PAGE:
PARTNER AT NORTON ROSE LLP
The announcement last week that major investment banks will join the big five British banks in agreeing to adhere to the remuneration principles set out by the G20 meeting in Pittsburgh last month is a significant coup for the broker of the deal, Lord Myners, and the Treasury. The principles which aim to “align compensation with long-term value creation, not excessive risk-taking” state that compensation should be variable, with a substantial amount (up to 60 per cent) paid under deferral arrangements over a period of not less than 3 years. More than 50 per cent of variable compensation should be awarded in shares and the remaining cash portion should vest in the recipient gradually to allow unvested amounts to be clawed back if the performance of the business is not as anticipated.
Deferring compensation into performance-related share awards has long been an effective way of aligning a recipient’s interests with long-term shareholder value. What is being proposed is just a different way of achieving that effect. Companies will need to ensure that any existing share schemes are sufficiently flexible to operate with a deferred bonus arrangement and they must also be careful in situations where a bonus forms a significant proportion of a recipient’s remuneration and is described as “discretionary”; the bonus should be explicitly stated to be non-contractual to avoid the risk of a contractual right to it arising. The “clawback” provisions in relation to deferred amounts do not go as far as the FSA’s previous comments in relation to the clawback of bonuses already paid. This is perhaps due to the feasibility of doing so in light of, for example, the cost of court enforcement or the pursued executive’s assets. That said, companies should still be mindful of the practical effect of clawback, for example on a recipient’s freedom to move to another company when their bonus remains deferred.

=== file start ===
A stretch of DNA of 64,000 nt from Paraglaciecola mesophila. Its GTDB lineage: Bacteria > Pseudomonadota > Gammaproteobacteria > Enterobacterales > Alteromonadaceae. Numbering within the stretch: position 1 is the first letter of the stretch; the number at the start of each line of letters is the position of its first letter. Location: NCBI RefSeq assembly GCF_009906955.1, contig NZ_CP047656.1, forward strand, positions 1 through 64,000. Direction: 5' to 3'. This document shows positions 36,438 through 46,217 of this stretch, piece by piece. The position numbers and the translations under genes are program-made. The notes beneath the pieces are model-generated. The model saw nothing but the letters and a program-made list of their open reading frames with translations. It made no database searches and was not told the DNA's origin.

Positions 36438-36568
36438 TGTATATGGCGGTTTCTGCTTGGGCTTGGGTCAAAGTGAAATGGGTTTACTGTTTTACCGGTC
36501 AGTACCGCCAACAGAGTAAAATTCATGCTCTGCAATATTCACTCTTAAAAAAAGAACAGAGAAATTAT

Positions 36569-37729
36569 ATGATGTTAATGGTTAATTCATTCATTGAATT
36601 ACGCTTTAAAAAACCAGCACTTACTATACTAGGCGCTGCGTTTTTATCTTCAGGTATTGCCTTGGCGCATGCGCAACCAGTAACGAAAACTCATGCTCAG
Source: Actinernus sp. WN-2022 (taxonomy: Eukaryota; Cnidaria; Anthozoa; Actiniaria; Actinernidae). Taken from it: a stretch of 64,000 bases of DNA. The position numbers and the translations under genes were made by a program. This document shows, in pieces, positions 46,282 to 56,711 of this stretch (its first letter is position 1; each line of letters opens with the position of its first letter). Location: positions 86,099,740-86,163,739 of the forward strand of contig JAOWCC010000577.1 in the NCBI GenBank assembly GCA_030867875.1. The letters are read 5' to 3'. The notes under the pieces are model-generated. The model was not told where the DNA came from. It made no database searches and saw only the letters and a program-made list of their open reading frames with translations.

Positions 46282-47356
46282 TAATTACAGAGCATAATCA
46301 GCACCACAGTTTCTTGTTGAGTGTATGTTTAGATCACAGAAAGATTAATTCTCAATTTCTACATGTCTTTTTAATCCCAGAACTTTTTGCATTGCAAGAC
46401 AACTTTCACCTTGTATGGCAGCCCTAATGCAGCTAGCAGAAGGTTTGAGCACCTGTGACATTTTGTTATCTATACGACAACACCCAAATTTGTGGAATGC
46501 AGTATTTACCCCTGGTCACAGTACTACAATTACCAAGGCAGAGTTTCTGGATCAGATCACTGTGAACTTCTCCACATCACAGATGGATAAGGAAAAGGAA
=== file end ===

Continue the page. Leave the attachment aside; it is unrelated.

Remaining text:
The political controversy around the payment of bonuses by bailed-out institutions is clearly understood. We can only hope that the political solution adopted is also the correct systemic one.